When picking out a skimmer for your set-up, I would refer you to the below article which may help you select the correct skimmer for your aquarium


My Tank as an Example

I have always obtained great success by combining multiple forms of filtration in my marine aquariums.  In my 180 gallon reef tank for example I am currently using the below approaches to filtration:

For chemical filtration I have chemi-pure (a type of carbon product) in the first compartment of my sump.  I just run it passively there as there already is a lot of flow in that compartment which is very close to the flow suggested by the manufacture.  It can be hard to see in the below picture, but you can still make out a part of one of the filter media bags beside the drain line on the left.  For mechanical filtration, I have three filter socks, as seen between the first and second sump compartment.  These are 100 micron socks which will filter out most of the fine partials from the water while not becoming clogged up too quickly.  These filter socks get cleaned about every 4 days to a week.



For mechanical and biological filtration I have a protein skimmer that is rated for around 200 gallons.  Ideally any skimmer that I put on this tank should really be rated for around 300 gallons, but as I have other forms of filtration on this tank, this skimmer would be OK.

I also have a large compartment filled with macro algae (feather caulerpa. C. crassifolia to be exact).  This will provide efficient removal of nitrates and phosphates from the water, and is a more natural way to accomplish this.


I also have an algae scrubber.  The below pictures are of my most resent modifications to my algae scrubber in order to increase the algae growth.  This is also is another natural means of removing nitrates and phosphates from the water.  This biggest difference here is that it is a different type of algae as compare to macro algae pictured above.  Using multiple types of algae provides a very efficient and more  approach to natural nutrient removal.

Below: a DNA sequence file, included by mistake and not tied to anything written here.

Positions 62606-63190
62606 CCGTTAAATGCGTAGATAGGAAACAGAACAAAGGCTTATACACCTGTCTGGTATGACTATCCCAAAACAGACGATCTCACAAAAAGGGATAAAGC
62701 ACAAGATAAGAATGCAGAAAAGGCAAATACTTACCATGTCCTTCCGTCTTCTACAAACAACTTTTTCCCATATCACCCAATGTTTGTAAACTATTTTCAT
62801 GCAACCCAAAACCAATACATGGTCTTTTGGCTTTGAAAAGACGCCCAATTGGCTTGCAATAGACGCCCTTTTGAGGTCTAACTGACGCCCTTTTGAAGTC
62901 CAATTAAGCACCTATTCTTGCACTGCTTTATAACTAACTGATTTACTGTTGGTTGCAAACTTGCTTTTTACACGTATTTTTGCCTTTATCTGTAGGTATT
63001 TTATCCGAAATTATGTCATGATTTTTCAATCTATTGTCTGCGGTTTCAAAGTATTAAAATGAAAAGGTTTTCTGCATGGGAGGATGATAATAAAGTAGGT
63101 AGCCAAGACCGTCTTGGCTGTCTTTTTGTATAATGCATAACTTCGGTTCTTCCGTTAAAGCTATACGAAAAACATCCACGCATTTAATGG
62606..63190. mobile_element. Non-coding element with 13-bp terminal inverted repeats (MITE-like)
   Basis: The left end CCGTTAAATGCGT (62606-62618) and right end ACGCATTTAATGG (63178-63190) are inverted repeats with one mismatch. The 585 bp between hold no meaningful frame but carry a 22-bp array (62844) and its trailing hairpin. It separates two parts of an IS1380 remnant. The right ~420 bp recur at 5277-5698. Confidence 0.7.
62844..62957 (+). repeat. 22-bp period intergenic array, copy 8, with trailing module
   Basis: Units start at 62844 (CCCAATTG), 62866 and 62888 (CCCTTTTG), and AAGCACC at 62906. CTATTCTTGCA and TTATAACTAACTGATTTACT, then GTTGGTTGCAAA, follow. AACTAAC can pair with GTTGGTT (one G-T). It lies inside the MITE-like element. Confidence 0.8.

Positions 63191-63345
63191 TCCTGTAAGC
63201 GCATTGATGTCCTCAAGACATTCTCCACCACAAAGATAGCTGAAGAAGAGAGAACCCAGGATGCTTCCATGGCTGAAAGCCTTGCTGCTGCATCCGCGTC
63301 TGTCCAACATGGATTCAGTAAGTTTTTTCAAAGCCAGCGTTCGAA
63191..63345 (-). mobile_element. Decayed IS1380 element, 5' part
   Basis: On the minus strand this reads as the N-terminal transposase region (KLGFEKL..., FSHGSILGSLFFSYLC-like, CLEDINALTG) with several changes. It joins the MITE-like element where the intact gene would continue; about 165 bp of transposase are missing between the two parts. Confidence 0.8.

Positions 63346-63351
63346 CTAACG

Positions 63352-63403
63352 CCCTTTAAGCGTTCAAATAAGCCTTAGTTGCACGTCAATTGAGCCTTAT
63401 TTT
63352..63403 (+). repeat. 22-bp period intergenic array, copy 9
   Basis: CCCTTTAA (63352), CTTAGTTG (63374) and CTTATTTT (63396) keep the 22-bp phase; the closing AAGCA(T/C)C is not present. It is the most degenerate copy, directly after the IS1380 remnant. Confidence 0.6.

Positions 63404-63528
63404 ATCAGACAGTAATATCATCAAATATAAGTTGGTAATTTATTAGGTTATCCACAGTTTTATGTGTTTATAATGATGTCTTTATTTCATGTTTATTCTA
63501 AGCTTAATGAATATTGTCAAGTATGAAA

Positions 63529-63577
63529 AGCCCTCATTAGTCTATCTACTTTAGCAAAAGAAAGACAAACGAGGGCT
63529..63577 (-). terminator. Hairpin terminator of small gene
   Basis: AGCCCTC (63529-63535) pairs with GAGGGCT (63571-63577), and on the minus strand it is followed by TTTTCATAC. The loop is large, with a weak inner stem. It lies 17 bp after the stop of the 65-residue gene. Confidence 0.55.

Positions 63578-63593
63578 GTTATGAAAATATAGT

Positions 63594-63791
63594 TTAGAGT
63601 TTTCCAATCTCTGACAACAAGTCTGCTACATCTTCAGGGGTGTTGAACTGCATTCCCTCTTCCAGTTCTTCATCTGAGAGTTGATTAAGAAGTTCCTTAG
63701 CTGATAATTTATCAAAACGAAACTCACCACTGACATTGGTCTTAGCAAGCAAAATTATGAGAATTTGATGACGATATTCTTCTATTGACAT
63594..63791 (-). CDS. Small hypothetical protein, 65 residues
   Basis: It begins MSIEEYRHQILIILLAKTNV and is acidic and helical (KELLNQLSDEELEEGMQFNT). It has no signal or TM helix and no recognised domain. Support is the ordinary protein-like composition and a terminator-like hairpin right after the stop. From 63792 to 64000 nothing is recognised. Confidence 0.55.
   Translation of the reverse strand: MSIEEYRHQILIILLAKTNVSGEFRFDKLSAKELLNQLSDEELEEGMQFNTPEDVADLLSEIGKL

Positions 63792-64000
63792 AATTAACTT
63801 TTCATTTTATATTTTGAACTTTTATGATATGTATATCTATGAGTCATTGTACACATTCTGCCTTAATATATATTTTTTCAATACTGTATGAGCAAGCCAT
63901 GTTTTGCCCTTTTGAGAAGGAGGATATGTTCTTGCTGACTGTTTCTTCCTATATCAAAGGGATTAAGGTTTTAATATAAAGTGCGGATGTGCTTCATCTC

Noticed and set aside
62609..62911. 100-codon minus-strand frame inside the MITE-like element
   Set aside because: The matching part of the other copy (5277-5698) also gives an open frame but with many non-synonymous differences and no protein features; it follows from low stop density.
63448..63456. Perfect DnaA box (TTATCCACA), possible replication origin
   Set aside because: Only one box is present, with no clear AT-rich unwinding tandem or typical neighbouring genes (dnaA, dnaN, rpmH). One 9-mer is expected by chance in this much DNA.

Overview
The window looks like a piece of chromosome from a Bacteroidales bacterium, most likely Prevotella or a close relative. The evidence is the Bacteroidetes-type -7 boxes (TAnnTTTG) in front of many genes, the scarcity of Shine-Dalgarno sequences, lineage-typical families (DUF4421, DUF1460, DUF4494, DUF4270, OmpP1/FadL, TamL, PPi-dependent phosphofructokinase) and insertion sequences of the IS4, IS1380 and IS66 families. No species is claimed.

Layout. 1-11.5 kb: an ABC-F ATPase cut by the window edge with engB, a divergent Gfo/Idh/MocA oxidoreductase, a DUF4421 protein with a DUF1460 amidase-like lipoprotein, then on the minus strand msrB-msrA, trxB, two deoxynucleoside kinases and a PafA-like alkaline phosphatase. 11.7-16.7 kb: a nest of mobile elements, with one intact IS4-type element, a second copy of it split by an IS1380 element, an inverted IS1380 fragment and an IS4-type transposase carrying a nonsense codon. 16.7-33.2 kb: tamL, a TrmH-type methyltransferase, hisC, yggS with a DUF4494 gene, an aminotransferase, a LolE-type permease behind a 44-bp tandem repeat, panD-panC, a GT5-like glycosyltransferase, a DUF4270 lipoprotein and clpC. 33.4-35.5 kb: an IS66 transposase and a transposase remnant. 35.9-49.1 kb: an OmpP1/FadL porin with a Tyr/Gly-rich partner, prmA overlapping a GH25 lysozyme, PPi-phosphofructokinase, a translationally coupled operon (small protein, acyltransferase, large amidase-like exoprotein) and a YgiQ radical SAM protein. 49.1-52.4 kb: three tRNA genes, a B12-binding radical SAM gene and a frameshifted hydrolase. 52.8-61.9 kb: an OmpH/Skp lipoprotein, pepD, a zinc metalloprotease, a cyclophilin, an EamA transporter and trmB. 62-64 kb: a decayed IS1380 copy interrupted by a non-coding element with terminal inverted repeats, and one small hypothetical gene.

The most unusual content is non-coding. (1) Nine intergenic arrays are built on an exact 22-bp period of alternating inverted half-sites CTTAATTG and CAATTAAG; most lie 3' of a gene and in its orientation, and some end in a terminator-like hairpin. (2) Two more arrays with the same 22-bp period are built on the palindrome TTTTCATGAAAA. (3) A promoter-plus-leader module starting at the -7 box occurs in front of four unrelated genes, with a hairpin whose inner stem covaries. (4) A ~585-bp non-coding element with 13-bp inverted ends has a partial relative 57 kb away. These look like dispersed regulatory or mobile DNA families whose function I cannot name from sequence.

You could argue that you should not have both macro algae and a properly sized algae scrubber on the same set-up as they will compete with each other for the same amount of nitrates and phosphates.  I have noticed a drastic reduction in the growth of my macro algae once the scrubber started growing alga and removing nutrients out of the water. My reasoning behind this approach is due to my plans to increase the bioload in my tank which would most likely become beyond the capacity of my scrubber.

If you would like to learn more about algae scrubbers, please use the blow link to find more information.

And, of course, I have about 250 to 300 lbs of live rock in the main tank and sump.  This provides the set-up with all of the biological filtration that I would need.  The live rock also provides a means of nitrate removal.  The below pic was taken before I started adding a lot of SPS corals to this set-up.  Who would have guessed filtration could look so good.


Through using these multiple approaches to filtration in my marine tank, my water parameters for: ammonia, nitrites, nitrates, and phosphates all remain undetectable by my test kits.


For some additional information

4 thoughts on “Common Approaches to Filtration in Marine Aquariums”

  1. Garrick Campbell

    Hi Cliff.

    I found you your website on reef tank filtration very good to understand where everything fits in place. The only part that I do have a problem on is nitrates, and think I have found the problem now on my filtration, where the extra nitrates are being added in, so thanks for taking the time to put your setup out there, for beginners like me.



  2. Tuan

    Hi Cliff,
    I just bought a 65gal reef tank from a friend a month ago. The tank has plenty of rocks but some purple algae start to grow recently. What do I need to do to get rid of these algae? I start to lower the light from 12+hrs a day to 8-9hrs.


    1. Cliff Post author

      The purple algae is flat and not “leafy”, then you are seeing is called Coraline Algae. It is a really good sign of a set-up that is starting to mature. This is not a type of nasty algae that you want to get rid of. You want to keep coraline algae

      Google some pics to confirm if that is what you have growing.